Money in the Middle

Sandwich Generation Talking About Money Up, Down and Across Generations

Watch for Signs of Elder Financial Abuse Among Boomers and Seniors

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A tough economy brings out financial scammers.  And older baby boomers and seniors are being caught. You just want to believe that the answer to your economic problems is on the other end of the phone.  There a heart wrenching story in today’s Wall Street Journal about a family fight to save an elder from scammers.  Alone after his wife’s death, “phone pals” start calling – first for a few dollars, then thousands. The family finally went to court to get authority over the finances.  Something no adult child wants to face.

 Family members walk a fine line in helping.  You can see the problems, but if you don’t have legal authority to do anything you can only cajole and nudge toward cutting off the scams—or taking legal action.

 While these stories are horrific, the fact is that most of the elder financial abuse comes at the hands of family members.  A recent report by the Met Life Mature Market Institute says the losses amount to more than $2.6 billion per year.  Many cases are never reported. The perpetrators are typically not stranger but family, business associates, in-home services and friends.

 If you are concerned about an elder loved one’s finances, there is a great list of warning signs in the MetLife study Broken Trust:  Elders, Family and Finances. 

  They include:

  • Signs of intimidation, withdrawn behavior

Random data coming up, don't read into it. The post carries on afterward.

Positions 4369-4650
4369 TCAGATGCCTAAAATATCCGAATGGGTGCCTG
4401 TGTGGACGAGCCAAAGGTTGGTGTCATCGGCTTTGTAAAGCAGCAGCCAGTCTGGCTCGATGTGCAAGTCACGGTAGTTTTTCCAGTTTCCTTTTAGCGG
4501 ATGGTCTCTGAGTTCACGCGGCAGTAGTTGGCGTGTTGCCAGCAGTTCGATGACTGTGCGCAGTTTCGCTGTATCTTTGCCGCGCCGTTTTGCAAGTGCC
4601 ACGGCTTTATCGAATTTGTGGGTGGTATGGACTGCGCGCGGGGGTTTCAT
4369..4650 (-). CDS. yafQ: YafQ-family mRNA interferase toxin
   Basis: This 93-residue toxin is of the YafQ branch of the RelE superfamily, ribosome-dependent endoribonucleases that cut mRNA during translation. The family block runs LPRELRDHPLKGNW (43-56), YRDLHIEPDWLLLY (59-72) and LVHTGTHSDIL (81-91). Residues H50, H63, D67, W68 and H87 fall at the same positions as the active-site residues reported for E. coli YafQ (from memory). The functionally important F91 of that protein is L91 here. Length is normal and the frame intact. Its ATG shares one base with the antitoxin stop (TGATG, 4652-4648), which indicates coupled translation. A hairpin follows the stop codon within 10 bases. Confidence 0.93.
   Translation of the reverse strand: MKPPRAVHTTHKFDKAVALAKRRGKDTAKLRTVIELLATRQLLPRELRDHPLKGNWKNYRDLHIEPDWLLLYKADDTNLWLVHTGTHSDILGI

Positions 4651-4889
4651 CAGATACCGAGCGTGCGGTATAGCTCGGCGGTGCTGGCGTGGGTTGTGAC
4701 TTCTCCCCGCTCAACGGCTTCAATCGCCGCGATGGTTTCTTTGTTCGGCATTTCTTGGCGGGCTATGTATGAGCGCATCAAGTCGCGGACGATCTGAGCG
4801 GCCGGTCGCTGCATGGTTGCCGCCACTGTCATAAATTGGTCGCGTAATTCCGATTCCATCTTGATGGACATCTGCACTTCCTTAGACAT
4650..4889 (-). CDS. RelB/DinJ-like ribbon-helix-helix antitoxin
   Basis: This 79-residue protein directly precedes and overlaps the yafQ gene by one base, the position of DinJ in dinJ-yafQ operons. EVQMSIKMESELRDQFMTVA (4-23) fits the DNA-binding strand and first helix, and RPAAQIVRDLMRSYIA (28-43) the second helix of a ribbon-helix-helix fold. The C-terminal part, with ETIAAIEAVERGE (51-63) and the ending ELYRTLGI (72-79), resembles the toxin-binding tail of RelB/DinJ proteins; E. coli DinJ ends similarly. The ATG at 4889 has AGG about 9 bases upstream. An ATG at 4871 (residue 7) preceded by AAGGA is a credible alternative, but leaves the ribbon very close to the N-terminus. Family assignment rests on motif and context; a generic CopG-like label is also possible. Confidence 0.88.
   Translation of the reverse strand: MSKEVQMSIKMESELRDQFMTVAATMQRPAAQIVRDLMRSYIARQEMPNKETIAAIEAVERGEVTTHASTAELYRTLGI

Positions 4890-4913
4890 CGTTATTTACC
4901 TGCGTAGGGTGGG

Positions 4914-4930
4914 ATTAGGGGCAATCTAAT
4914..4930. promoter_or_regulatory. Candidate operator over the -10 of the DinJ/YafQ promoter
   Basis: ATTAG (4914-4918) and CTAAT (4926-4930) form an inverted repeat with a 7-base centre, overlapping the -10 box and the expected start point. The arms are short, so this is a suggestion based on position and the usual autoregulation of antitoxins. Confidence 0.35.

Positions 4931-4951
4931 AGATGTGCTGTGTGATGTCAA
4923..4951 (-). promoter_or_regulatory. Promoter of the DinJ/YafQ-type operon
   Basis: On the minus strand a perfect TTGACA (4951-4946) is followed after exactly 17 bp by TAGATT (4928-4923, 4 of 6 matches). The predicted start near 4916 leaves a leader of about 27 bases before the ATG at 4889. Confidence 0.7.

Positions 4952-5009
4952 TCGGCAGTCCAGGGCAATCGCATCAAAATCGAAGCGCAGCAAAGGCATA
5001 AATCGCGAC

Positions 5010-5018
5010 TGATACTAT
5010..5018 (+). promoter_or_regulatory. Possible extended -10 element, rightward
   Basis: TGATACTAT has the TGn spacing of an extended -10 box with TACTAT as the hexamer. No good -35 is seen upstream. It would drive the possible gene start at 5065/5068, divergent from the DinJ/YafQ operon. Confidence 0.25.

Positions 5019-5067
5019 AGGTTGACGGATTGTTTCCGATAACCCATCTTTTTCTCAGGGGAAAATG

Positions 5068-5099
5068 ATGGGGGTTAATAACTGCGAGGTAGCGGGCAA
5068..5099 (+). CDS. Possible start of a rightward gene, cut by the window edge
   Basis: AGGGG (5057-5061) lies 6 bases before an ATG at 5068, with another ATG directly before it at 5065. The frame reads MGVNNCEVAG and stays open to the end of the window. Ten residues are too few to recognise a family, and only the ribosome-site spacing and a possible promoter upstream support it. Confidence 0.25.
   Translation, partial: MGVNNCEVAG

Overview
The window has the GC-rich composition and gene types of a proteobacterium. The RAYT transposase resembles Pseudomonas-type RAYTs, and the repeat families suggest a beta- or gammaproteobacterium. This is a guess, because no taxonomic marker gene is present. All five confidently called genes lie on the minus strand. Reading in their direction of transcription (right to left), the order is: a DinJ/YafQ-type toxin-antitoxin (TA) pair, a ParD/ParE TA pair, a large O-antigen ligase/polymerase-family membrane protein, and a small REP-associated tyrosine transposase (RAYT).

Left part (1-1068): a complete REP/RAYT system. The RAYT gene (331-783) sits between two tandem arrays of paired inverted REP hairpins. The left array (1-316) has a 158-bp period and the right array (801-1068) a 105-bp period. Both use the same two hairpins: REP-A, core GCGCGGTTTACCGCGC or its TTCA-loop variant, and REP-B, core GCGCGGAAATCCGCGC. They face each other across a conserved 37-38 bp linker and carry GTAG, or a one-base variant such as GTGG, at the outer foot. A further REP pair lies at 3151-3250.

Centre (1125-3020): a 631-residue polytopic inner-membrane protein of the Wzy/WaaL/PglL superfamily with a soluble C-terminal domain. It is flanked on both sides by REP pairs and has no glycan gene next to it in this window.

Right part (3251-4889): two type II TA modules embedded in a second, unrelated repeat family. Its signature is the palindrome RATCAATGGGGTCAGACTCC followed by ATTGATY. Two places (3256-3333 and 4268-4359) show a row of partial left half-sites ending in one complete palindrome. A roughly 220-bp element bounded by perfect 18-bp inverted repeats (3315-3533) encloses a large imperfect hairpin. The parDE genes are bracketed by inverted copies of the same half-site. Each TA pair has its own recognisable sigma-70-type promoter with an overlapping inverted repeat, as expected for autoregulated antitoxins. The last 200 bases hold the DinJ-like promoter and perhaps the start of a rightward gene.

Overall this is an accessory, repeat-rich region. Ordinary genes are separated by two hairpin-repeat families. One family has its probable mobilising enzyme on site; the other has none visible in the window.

• Talking about “new friends”
  • Significant changes in spending patterns
  • Changes in financial documents
  • Missing belongings or property

 You’ll also find a list of definitions and resources.  

 What you won’t find is an easy way to get action on what you think is a national or international scam.  Finding a local or national agency with resources to help is difficult.  Getting the elder to help you can be just as difficult.

 May the new consumer financial regulatory agency being discussed by the Obama Administration can help someday.  But in the meantime, this is an issue that will grow with our aging population.  And even if you can’t talk with your parents about their money, warn them about the tricks being played on the phone and the Internet by those trying to steal their retirement nest eggs.  And listen very carefully if they start referring to “new phone friends.”


One Response

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  1. Stating that family members are the main cause of elder financial abuse is a fallacy. This is what banks and attorneys and professional gusrdians and conservators want the public to believe. Are we to believe that most family members are criminals? No. The facts are that most elder financial abuse is perpetrated by strangers to the elder including attorneys, guardians (public and private), professional fiduciaries and stranger associates.

    Terri Alvillar

    June 17, 2009 at 11:57 pm

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